SÃO PAULO, SP (FOLHAPRESS) – British Prime Minister Rishi Sunak admitted this Wednesday (11) that he used a private health network in the United Kingdom in the past, but claimed to have registered with NHS (National Service) health. de Saúde), a public organization similar to the Brazilian SUS.
The announcement comes amid a wave of strikes in the United Kingdom that have been ongoing for seven months, although at some intervals – this Wednesday – ambulance crews, drivers and paramedics have been paralyzed.
Lagging behind inflation, which hit 11.1% in October last year, workers are asking for a wage overhaul that has hit a 41-year low. The shutdown brought the health system to the brink of collapse by late 2022.
The Guardian newspaper has already revealed that the prime minister is booked into a private clinic in London, which costs £250 (R$1,600) for consultations. Sunak, however, did not publicly comment on the matter until this Wednesday.
He confirmed the use of the private network while answering a question from Labor’s Kate Smith, an opposition MP, during the first session of the British Parliament this year. Describing the shortage of dentists in the public sector of the two English cities, Smith asked how long the Prime Minister had waited for his last appointment.
“I am registered with an NHS doctor. I have used the private health system in the past and I am grateful to the Friarage Hospital for the wonderful care they have given my family over the years. The truth is, I am proud to come from the NHS. Family. NHS”, said Sunak, who is a general practitioner. The system is the son of a doctor and an apothecary and the owner of personal wealth rather than members of the royal family.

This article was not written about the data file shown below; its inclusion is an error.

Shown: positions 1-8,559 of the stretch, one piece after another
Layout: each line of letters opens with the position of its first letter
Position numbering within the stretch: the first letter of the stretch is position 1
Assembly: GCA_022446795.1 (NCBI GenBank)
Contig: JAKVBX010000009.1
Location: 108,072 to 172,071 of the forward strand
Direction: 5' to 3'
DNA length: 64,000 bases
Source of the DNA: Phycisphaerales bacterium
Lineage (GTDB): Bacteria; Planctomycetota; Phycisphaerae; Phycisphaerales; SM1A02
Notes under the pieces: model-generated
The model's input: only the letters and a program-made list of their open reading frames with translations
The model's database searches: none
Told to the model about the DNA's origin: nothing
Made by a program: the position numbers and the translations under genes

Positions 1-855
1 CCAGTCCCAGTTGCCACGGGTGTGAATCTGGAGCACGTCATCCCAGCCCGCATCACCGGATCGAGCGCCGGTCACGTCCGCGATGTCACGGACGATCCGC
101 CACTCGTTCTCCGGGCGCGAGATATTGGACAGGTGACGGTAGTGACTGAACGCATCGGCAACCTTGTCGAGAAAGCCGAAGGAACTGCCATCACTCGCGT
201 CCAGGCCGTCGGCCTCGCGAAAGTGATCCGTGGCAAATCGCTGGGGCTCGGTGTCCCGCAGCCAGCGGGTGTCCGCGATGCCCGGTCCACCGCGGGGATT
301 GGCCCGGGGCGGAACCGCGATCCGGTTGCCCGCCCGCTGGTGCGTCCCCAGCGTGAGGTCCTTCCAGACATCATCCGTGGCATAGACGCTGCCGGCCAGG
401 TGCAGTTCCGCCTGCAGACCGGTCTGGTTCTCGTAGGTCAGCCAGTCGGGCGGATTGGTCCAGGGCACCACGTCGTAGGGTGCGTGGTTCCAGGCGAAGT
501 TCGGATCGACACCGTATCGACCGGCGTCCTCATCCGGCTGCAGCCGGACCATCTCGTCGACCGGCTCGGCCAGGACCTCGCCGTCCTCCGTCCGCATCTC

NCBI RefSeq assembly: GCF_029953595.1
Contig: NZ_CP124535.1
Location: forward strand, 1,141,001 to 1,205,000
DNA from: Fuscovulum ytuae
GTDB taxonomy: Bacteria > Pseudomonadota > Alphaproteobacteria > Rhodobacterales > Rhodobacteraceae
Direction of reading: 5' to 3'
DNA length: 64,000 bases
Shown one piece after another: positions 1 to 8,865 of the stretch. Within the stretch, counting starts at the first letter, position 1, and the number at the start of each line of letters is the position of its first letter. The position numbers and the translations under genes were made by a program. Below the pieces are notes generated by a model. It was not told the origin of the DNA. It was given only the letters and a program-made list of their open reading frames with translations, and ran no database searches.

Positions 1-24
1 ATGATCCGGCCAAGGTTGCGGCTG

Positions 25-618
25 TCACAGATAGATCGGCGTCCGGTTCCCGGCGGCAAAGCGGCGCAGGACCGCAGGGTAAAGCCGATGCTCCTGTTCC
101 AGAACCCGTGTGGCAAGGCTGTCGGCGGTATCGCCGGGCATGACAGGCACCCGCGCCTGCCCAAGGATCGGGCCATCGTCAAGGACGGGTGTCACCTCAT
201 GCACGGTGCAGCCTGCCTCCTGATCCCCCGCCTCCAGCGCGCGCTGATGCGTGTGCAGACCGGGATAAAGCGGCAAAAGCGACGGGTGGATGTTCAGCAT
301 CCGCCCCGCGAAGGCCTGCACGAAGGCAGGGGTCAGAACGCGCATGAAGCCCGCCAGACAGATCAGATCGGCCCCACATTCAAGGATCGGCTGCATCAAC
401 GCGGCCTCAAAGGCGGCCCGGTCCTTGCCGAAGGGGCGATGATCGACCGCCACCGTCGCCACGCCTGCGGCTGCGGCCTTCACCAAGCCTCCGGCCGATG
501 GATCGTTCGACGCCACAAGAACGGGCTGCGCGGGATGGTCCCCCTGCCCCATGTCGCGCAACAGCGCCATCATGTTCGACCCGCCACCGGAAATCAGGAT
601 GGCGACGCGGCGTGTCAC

In a Twitter post, the MP said Sunak dodged the question by referring to being registered with an NHS doctor. “Most of us do something when we’re born and we use it for the rest of our lives,” he said.
During the session, the Prime Minister said that this Wednesday’s strike will scare away patients who need urgent care. “The scary thing is that people now don’t know if they will get the treatment they need when they call 999,” Sunak told MPs, referring to the NHS emergency number.
During the stop on Wednesday, ambulance staff will only go to the most urgent cases. The first strike of this type took place in December, and other actions are planned until the end of the month.
On Monday (9), Sunak met with transport, health and education unions to try to find a way out, but failed to make concrete progress. On Tuesday (10), he introduced a bill to implement “minimum services” in essential sectors.
“Forcing workers to work against their will is a scandal,” said Mick Lynch, a spokesman for the rail union RMT. He says the British government is betting on the failure of negotiations with unions to prolong strikes and impoverish workers.
“To me, this is sabotage. They wanted these strikes,” he told a parliamentary committee on Wednesday. “It is the deliberate policy of the Government of this country to equalize the wages of the workers in all sectors and make them poorer.”
Health Minister Steve Barclay told MPs the ambulance strikes were deplorable and said he was concerned about the impact on patient safety despite agreements with ambulance staff to respond to more serious cases.
Labor leader Keir Starmer criticized the government during the session and accused it of failing to negotiate with workers. “In the 13 years of the last Labor government, there was not a single national NHS strike,” he said. “If the Prime Minister had negotiated with the nurses before Christmas, they wouldn’t have gone on strike. If he had negotiated with the first responders, they wouldn’t have gone on strike either. Why is he choosing to prolong the misery rather than end the strike?”
Sunak insisted he wanted a “constructive dialogue” with unions, but said wage deals could push up inflation. “No one is denying unions the freedom to strike,” he said of the new law released Tuesday, “but it’s also important to balance that with people’s right to access essential services.”
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